By Rachel Wetzsteon 1967–2009 Rachel Wetzsteon
Meanwhile, meanwhile used to be my limp’s
accompaniment. Meanwhile (as my legs
maneuvered an abyss), a ballet is
beginning, and the dancer’s perfect feet
propel her downstage, where applause is waiting.
Meanwhile a sad man stomps his gloom away
by stomping evenly: one two, one two
means never blue, his motto goes. But I
was born to other paces, different measures;
the roads I take are undulant and lined
with fluid hedges, trees that take a dive
whenever I am near; a bird’s ascent
slows down to an eternal crawl; and when
a doctor’s order takes me to the city
it is a jagged gotham, full of spires
that waver in the sky like falling knives
or silver metronomes. Meanwhile, meanwhile
(the rhythm steadied me) a lover steals
upon his mistress with the quietness
that only flatfeet know. So quietly
that he might just as well have stayed at home,
I add when my self-confidence is at
a high point, and the view is at its best.
And sometimes I have thoughts, before the surge
of meanwhile drowns them out, that limping is
a thing I’d voluntarily take up
if I were just as upright as the rest:
I see myself, erect, stampeding through
a garden’s sturdy, stale geometry
and nearly knocked down by the urge to say
incline, I like your style; ravine, hello;
how many good things share your curvature;
it is the slant of rainfall when the wind
convinces it to drift; it is a sight
that those with level heads and steady feet
miss out on. In a coracle (my new
enthusiasm leads to stories), you
are better, bent; the more you tilt, the more
the water welcomes you, its addled waves
a live reminder of your being there,
its leaping fish a sign that you are still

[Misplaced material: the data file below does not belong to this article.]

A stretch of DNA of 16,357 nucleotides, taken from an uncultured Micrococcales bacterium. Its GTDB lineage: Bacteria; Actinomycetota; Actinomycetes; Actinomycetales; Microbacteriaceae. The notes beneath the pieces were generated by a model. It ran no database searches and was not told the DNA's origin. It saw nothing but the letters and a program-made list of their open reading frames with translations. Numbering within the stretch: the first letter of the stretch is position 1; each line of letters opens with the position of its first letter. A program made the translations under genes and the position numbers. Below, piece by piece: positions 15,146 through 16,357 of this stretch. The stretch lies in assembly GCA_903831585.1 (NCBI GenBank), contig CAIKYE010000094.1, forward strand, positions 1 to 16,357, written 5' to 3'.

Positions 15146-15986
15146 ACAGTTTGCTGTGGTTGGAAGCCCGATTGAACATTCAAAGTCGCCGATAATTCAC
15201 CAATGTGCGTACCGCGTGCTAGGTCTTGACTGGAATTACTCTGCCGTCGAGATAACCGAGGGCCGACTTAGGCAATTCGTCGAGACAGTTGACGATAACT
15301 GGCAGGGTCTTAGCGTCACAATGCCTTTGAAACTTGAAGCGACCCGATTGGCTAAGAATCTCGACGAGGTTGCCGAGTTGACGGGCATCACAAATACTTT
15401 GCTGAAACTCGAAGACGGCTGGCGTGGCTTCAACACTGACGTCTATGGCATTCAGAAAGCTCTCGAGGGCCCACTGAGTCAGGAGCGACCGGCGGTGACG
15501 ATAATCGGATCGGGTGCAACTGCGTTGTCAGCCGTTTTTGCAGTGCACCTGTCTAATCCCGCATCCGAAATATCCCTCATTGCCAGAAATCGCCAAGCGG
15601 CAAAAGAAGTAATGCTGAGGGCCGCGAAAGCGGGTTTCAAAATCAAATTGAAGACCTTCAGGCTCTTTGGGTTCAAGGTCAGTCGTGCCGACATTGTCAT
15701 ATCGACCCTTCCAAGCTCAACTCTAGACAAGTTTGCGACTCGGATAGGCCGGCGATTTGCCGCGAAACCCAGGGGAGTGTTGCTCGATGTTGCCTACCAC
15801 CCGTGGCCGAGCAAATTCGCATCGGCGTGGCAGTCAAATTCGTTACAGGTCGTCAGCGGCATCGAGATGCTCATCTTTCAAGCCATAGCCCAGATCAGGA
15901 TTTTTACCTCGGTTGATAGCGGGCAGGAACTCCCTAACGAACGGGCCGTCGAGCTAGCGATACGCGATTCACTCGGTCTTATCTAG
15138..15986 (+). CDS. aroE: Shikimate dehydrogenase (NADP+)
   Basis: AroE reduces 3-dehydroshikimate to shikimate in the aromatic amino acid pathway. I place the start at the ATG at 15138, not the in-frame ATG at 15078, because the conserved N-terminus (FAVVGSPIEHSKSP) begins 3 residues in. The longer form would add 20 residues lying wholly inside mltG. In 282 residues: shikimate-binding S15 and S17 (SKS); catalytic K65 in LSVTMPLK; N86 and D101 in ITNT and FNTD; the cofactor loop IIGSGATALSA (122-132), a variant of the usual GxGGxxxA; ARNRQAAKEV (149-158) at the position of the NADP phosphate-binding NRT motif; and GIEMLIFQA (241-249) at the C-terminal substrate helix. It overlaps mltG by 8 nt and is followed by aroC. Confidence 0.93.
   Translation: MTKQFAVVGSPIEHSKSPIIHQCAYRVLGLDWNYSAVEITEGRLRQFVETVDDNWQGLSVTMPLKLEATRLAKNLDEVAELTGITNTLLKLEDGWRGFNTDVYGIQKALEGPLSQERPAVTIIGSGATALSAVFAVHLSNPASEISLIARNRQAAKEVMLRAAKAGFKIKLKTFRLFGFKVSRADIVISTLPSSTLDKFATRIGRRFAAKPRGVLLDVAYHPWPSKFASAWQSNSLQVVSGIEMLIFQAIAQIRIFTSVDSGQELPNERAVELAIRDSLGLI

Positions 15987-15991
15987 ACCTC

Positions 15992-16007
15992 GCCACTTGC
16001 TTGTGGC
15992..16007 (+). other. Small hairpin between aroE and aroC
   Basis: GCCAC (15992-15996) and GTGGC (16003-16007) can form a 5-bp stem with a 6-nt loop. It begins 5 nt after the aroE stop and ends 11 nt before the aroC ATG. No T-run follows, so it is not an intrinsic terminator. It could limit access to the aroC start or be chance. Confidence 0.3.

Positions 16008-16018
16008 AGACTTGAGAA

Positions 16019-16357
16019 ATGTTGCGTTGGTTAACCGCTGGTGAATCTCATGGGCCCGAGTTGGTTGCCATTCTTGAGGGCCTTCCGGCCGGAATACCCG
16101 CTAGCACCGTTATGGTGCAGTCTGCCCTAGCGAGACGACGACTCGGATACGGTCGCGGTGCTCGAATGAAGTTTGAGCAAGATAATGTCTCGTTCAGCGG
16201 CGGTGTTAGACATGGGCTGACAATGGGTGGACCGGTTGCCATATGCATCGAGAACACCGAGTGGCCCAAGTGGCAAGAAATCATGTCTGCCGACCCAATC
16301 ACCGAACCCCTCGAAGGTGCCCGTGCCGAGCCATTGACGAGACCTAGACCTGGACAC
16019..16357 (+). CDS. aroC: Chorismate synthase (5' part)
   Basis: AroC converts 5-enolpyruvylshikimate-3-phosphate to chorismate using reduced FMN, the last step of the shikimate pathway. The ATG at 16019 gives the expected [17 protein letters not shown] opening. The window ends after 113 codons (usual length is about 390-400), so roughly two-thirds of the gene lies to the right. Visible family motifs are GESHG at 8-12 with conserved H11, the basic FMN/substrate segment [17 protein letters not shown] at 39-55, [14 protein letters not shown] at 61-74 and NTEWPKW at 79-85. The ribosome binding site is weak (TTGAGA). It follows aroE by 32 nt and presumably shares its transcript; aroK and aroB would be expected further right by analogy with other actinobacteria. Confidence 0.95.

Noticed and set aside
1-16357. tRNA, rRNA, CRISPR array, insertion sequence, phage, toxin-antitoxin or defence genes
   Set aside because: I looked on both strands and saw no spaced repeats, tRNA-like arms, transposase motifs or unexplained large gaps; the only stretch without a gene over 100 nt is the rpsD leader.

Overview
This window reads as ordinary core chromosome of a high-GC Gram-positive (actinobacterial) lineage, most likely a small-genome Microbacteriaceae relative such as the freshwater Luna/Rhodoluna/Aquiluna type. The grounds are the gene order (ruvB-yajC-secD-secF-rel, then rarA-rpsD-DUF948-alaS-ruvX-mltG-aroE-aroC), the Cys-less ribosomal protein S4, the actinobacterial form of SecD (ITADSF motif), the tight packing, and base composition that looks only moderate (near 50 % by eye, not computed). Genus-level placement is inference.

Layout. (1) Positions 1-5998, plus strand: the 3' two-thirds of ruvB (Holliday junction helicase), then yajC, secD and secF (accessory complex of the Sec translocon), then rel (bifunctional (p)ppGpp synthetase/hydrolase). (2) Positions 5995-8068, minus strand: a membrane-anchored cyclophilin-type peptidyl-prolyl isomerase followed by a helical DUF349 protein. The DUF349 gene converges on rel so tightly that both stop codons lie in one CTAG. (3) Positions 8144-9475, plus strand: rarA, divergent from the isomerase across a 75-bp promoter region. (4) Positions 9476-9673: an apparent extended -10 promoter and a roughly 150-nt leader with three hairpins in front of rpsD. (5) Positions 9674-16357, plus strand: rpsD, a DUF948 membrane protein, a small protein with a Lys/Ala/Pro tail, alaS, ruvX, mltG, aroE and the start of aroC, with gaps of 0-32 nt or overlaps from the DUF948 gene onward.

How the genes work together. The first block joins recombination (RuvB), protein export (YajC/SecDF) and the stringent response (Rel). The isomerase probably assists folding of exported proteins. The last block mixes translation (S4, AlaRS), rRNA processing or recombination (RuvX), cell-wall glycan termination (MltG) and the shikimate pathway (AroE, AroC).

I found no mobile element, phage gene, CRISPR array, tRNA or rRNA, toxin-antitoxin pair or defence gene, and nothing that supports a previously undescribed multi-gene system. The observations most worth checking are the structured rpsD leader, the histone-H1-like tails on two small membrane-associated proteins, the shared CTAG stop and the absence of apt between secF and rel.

alert and in command. The clubfoots have
a myth concerning Orpheus’ head,
and though I doubt its authenticity
I like the way it goes: hacked off, the head
was rolling down the river, when a change
came over it—it bobbed, it jumped, it shuddered,
it caught itself in weeds, but struggled free
because of all its energy, and then
its eyes began to come to life, as if
a pretty tune enthralled it even then.
Meanwhile his killers marched away, saying
he had his ups and downs. Of course, of course
to hobble is to hinder: sick is sick,
no matter how you change the second term
to suit your needs. But sometimes I am sure
that when I limp along a crooked street,
my dancing shadow is a model for
the stiffs who hurry past without a sound,
showing them this way, that way, as they reach
the little level huts they call home.

Rachel Wetzsteon, “Clubfoot” from Home and Away, published by Penguin Books, Inc. Copyright © 1998 by Rachel Wetzsteon. Reprinted by permission of Sonja Wetzsteon.

Source: Home and Away (Penguin Books, 1998)

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Poet Rachel Wetzsteon 1967–2009

Subjects Living, The Body, Mythology & Folklore, Greek & Roman Mythology

Poetic Terms Free Verse

 Rachel  Wetzsteon


Born in Manhattan, poet and editor Rachel Wetzsteon received degrees from Yale University, Johns Hopkins University, and Columbia University. She made her home in the Morningside Heights neighborhood of Manhattan, which is the setting for many of her formally assured poems. Influenced by Charles Baudelaire, Soren Kierkegaard, and Philip Larkin, Wetzsteon infused her urban and emotional landscapes with a dry wit. As critic Adam . . .

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SUBJECT Living, The Body, Mythology & Folklore, Greek & Roman Mythology

Poetic Terms Free Verse

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Originally appeared in Poetry magazine.

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